Cherry Tree


Rated: Not Rated | Running Time: 86 Minutes
From: Dark Sky Films
On Blu-ray and DVD April 5, 2016

Faith’s dad is dying of cancer. Boo-hoo, what to do? I know, be the surrogate mother to a demon created by centipedes! Such are the basics of the horror flick “Cherry Tree.”

Okay, the movie is slightly more complicated, but really, it doesn’t matter.

I’ll expand things a bit for review purposes.

Faith (Naomi Battrick) is sort of the picked on girl at school. As the movie begins we learn the folklore of witches and a cherry tree, as told by young skippy, Brian (Patrick Gibson). Faith’s world is rocked both by being picked on, and also by the fact her dad has cancer.

Enter creepy, field hockey coach, Sissy (Anna Walton).

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The Weird Power of Music


For most of the day, yesterday, I was in a pretty good mood. It was one of those days when there seemed to be a spring in my step, I was feeling good, and then for whatever reason, still unknown to me, as evening came I became grumpy. Little things annoyed me, I was in this weird mood of just feeling like I couldn’t get anything done, couldn’t get the gumption to start, and just plowed through the evening.

Kind of worried I might snap at my wife for no good reason, I just opted to go to bed, flustered at why my mood changed, and hoping to wake in a better mood.

Nope.

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Helping Settle a Court Case

Have you been summoned for jury duty?

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There it was, a jury summons. I get the mail, flip through the normal bills, flyers, stuff that instantly gets shredded, and then whisper, “Shit.” I looked just like the guy in the “Welcome to Jury Duty” video, or whatever they called it, who opens his mail and sees his jury notice, only I didn’t see him whisper, “Shit.”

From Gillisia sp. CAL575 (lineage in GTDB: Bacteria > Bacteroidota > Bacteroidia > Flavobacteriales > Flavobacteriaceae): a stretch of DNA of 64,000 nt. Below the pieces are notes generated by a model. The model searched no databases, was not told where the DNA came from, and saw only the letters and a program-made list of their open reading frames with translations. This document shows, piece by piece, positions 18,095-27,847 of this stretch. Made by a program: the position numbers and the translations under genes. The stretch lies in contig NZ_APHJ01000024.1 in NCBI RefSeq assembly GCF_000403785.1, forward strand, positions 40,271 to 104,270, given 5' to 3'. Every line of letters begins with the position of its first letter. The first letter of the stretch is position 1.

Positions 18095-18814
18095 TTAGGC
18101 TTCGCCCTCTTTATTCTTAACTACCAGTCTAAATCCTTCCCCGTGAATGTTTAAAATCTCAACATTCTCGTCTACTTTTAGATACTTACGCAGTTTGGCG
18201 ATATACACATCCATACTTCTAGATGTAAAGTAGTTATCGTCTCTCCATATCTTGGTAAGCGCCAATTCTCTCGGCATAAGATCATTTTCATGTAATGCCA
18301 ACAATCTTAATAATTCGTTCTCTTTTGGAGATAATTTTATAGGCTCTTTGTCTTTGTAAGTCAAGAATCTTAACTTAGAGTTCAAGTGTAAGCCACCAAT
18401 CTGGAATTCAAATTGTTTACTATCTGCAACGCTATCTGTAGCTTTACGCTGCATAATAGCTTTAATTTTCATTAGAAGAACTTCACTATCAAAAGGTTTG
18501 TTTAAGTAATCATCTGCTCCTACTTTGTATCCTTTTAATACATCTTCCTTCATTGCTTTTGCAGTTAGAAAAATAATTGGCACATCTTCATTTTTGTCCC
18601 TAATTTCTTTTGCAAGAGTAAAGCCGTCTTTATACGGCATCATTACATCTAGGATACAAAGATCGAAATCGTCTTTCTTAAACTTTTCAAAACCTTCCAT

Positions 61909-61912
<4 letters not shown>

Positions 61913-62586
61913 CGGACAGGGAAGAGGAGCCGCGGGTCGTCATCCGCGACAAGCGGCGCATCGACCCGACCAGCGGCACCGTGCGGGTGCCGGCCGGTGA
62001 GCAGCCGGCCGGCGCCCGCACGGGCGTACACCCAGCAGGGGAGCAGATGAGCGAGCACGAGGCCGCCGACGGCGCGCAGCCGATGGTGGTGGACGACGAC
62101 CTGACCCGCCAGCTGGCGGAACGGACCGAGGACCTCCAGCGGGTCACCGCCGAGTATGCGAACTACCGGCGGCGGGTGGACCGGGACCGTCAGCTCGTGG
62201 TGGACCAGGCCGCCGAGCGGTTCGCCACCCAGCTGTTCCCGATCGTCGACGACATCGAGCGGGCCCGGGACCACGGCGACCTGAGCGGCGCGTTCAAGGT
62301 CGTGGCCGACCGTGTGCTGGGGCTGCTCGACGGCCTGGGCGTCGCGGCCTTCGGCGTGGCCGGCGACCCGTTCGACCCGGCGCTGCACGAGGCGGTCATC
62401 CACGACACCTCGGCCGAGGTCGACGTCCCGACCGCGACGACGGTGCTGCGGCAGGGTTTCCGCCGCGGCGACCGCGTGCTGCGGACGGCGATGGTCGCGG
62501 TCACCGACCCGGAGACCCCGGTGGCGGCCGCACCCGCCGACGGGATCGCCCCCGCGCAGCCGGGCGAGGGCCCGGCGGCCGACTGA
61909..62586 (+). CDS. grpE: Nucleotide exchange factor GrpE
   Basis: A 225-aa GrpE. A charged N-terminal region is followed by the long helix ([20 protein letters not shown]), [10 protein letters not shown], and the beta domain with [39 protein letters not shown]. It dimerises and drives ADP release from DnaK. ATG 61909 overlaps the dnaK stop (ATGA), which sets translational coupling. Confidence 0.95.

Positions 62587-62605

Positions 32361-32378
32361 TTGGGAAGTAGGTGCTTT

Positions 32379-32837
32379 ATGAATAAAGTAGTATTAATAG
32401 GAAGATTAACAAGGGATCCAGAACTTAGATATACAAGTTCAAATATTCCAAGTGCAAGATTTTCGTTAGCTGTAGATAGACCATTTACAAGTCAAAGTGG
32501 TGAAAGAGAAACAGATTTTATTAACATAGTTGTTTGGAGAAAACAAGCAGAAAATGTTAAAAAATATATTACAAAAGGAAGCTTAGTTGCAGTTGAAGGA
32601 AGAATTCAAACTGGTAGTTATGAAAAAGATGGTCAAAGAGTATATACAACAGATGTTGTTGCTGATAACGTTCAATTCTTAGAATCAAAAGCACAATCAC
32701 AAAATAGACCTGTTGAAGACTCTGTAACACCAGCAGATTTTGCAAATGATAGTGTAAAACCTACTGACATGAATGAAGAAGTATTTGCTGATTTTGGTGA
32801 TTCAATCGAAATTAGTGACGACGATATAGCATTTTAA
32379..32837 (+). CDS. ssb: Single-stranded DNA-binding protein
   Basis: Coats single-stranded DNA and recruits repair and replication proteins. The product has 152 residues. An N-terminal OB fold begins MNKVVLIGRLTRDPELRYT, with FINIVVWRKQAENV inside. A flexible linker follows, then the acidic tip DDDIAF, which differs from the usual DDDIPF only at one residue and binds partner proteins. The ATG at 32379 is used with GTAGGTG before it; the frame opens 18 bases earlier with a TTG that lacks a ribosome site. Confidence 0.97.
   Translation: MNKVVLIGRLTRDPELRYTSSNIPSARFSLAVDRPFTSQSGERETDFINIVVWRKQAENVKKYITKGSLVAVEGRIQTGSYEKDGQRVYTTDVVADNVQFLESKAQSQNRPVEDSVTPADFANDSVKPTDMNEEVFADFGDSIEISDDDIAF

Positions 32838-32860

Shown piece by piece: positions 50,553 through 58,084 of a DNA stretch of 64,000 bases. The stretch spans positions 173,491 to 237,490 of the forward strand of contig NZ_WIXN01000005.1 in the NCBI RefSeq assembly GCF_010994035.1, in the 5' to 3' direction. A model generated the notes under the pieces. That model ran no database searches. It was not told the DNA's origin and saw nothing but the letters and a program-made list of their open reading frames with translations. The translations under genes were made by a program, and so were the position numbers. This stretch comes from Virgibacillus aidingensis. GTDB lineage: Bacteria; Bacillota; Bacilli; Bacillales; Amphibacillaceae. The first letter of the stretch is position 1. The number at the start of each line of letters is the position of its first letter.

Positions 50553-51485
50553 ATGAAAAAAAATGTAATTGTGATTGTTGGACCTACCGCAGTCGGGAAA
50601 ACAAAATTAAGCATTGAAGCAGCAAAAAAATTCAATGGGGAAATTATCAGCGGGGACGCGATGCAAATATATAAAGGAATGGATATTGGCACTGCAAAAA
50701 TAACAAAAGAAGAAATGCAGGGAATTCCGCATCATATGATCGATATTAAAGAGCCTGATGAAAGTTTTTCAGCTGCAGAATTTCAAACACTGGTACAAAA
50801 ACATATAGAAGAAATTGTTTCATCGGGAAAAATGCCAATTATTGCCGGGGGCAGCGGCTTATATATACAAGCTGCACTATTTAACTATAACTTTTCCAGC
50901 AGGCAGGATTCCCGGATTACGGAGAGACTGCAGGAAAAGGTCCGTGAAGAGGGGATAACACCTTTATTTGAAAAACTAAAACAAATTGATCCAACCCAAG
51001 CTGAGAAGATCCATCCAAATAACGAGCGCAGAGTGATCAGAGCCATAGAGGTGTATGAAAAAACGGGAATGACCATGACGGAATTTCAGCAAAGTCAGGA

And so began my odyssey to achieve, as the “Handbook for Illinois Jurors” says, a “higher opinion of the privilege enjoyed by the free citizens of our country to participate in the administration of justice.” My journey began almost like the stages of grief. There was the denial, the bargaining, the depression, the anger, and then finally the acceptance.

First came the denial.

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One Bag Gone

In a quest to be more healthy, at least I think it’s more healthy, for the past months I’ve eliminated most white sugar. Yup, no products with white flour, no pasta, limited fruit, no cookies, no ice cream, and for the hell of it, no beer, and a lot of looking at ingredients on products and putting it back on the shelf wondering why it needed sugar in the first place. However, on this quest, I allow myself one cheat day, a day to eat as much, or as little, of anything I want. Usually cheat day is Saturday, usually there are cookies, usually there is ice cream, and almost always there is beer.

Snyder of Berlin Cheese CurlsThe challenge, however, is defining “cheat day.” Normally I stick with the definition that cheat day begins after waking  and ends when going to bed, the basic cycle of breakfast, lunch, and dinner, but then, for our latest weekend, my wife suggested a 24 hour cheat day, starting at about 7PM. This definition came about mostly because she had a craving for some cheese, then a craving for chocolate, then my reminding her that we had special chocolate that was about to expire, and then some cheese curls, and not just any cheese curls, but the best cheese curls in the entire universe from Snyder of Berlin, delivered to me by my sister and brother in law on a recent visit.